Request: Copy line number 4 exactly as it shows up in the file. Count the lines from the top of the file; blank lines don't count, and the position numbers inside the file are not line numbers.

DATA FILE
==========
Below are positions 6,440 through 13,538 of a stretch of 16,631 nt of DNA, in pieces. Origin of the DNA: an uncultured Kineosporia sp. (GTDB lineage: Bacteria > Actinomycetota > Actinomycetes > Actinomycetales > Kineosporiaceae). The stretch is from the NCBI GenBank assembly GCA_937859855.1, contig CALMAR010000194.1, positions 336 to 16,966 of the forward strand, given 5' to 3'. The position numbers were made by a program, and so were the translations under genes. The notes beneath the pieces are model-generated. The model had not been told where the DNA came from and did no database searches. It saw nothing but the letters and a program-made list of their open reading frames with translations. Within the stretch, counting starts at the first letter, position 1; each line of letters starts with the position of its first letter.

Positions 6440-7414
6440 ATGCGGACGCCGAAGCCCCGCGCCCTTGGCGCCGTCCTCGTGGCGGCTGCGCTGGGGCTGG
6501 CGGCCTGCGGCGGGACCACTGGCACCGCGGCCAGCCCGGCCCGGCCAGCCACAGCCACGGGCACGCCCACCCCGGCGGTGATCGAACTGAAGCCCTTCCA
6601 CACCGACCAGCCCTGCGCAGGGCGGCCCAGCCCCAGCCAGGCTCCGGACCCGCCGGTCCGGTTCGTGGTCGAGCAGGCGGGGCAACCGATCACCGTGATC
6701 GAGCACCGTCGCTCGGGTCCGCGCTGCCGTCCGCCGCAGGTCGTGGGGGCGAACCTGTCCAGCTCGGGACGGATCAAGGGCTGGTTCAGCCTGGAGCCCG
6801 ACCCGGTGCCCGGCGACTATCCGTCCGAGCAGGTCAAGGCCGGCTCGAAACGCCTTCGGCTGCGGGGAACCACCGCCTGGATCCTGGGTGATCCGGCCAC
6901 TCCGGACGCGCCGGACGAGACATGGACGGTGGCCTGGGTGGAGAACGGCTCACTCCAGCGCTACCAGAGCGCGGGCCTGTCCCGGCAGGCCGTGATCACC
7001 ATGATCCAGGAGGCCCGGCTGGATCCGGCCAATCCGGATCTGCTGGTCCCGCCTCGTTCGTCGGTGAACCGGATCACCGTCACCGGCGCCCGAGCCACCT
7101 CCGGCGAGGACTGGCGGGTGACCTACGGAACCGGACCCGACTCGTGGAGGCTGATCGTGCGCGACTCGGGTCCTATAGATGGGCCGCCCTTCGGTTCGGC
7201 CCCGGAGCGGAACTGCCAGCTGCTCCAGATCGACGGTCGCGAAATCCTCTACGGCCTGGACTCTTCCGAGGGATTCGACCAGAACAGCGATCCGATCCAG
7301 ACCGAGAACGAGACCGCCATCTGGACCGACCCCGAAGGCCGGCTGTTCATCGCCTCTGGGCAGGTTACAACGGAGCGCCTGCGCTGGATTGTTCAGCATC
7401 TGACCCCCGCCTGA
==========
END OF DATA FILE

6501 CGGCCTGCGGCGGGACCACTGGCACCGCGGCCAGCCCGGCCCGGCCAGCCACAGCCACGGGCACGCCCACCCCGGCGGTGATCGAACTGAAGCCCTTCCA